On  Feb. 21st 2019, Dr. Joanne Ho provided an in-person and online presentation where she discussed the pharmacology of cannabinoids, unique considerations for older adults and cannabis drug-drug interactions to consider with cannabinoids. In follow up to requests a special edition reading list is available as a pdf featuring related resources.

Thurs. Feb. 14, 2019 internationally known researcher on aging, Dr. Paula Rochon gave an inperson / webinar presentation describing her inspirations, the path she took and why she would do it again. To view the webinar recording click here. A pdf of her presentation is also available to review.

The Centre for Studies in Aging & Health was pleased to host a Research and Innovation in Aging Forum webinar featuring Michael Nicin, Executive Director, National Institute on Ageing, Ryerson University. This included an introduction to the concept of social capital, a discussion of social capital and seniors in Toronto and suggestions for targeted solutions and opportunity to flag current gaps. 

On January 14, 2019, The Division of Geriatric Medicine in collaboration with the Centre for Studies in Aging & Health and the Seniors Health Knowledge Network were pleased to offer this free webinar presentation featuring Tim Yearington (Grey Thunderbird), Algonquin Traditional Knowledge Keeper from the Office of Indigenous Initiatives of Queen's University.

Learning objectives included to review population health concerns, disease prevalence and risk factors; to understand the role of Elders in Indigenous communities and to introduce Indigenous perspectives of health and end-of-life. To view the recording click here.  For the full resource package click here.

The SF7 Toolkit supports clinical best practices for healthcare providers across the sectors of care and includes self-management tools for older adults and their caregivers. The toolkit provides a common practice framework that complements the unique skills and practices of the various care providers helping older adults. SF7 focuses on seven clinical areas that support resilience, independence, and quality of life: cognition (particularly delirium), mobility, social engagement, continence, pain, nutrition, and polypharmacy. The SF7 toolkit is available by individual topic, or bundled together. 89 pages. Last reviewed November 2018.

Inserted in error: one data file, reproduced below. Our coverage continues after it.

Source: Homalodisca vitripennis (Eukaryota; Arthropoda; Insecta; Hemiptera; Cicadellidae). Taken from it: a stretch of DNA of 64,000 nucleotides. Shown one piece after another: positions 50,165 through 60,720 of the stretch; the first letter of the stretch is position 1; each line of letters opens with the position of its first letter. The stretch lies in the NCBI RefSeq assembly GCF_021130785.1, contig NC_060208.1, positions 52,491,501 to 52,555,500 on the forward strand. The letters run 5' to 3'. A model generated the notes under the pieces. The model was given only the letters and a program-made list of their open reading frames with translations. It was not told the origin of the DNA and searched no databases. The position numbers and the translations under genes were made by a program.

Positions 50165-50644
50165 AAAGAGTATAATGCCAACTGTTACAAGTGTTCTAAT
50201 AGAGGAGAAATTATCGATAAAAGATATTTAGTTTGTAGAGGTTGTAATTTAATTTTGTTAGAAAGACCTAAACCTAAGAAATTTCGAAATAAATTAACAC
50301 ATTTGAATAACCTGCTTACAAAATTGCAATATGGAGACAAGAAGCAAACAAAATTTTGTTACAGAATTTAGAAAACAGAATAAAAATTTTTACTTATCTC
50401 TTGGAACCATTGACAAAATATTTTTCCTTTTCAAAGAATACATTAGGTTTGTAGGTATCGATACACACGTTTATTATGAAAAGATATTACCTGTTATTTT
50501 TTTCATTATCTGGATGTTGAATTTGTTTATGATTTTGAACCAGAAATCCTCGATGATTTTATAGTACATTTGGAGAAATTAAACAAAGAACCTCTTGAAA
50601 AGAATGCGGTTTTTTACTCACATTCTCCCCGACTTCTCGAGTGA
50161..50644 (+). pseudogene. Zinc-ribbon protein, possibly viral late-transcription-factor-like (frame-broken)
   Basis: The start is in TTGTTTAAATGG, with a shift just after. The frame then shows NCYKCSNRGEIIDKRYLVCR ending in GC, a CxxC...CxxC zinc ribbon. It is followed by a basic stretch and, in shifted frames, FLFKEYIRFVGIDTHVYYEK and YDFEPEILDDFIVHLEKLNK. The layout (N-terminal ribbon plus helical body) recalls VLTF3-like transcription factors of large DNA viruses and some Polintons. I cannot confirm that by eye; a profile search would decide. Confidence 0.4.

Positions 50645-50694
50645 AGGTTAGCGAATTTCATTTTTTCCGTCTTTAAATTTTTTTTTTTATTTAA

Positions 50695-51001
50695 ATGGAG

This presentation featuring Dr. Sharon Cohen is now available to view online.  In the recording she discusses the biomarkers that are shaping thinking on how Alzheimer's disease is diagnosed and how professionals should be approaching treatment opportunities through clinical trials. Watch the video here.

Currently, in Ontario, and in most other provinces, there is great variation in the way BMD (Bone Mineral Density) test referrals are made. BMD testing measures bone mass, indicating whether someone has osteoporosis or is at risk, and plays an important role in the reduction of morbidity and mortality related to fractures. It is therefore important to standardize BMD requisitions, to ensure appropriate ndividuals get tested for osteoporosis risk.

This inventory of fall prevention resources and learning opportunities is designed to support those who are caring for a loved one living with dementia or cognitive impairment to understand the risks of falls and create plans to reduce the risks. It is a ‘living’ document that should continue to grow as additional resources and learning opportunities are located. The resources that are noted below have been organized by a topic framework and prefaced by description of what the evidence indicates in the references. 38 pages. Last reviewed October 2018.

This report is authored by Dr. Samir Sinha, Allan McKee, Ivy Wong, Julie Dunning, Michael Nicin, and Dr. John Muscedere. It shows that frailty is a common condition more prevalent in older populations, which increases an individual’s risk of falls, emergency department visits, hospitalization, institutionalization, and death. The problem, the authors argue, is that frailty is not being measured consistently in Canada, which makes it difficult for health providers and governments to address.

This report presents key findings on physical, mental, and social aspects of aging using data collected from 50,000 Canadians aged 45-85. It highlights insights related to: physical and psychological health, loneliness and social isolation, caregiving and care receiving, transportation and mobility, work and retirement, physical function, disability and falls, lesbian, gay and bisexual aging, and lifestyle and behaviour, among others. 210 pages. Last reviewed May 2018.

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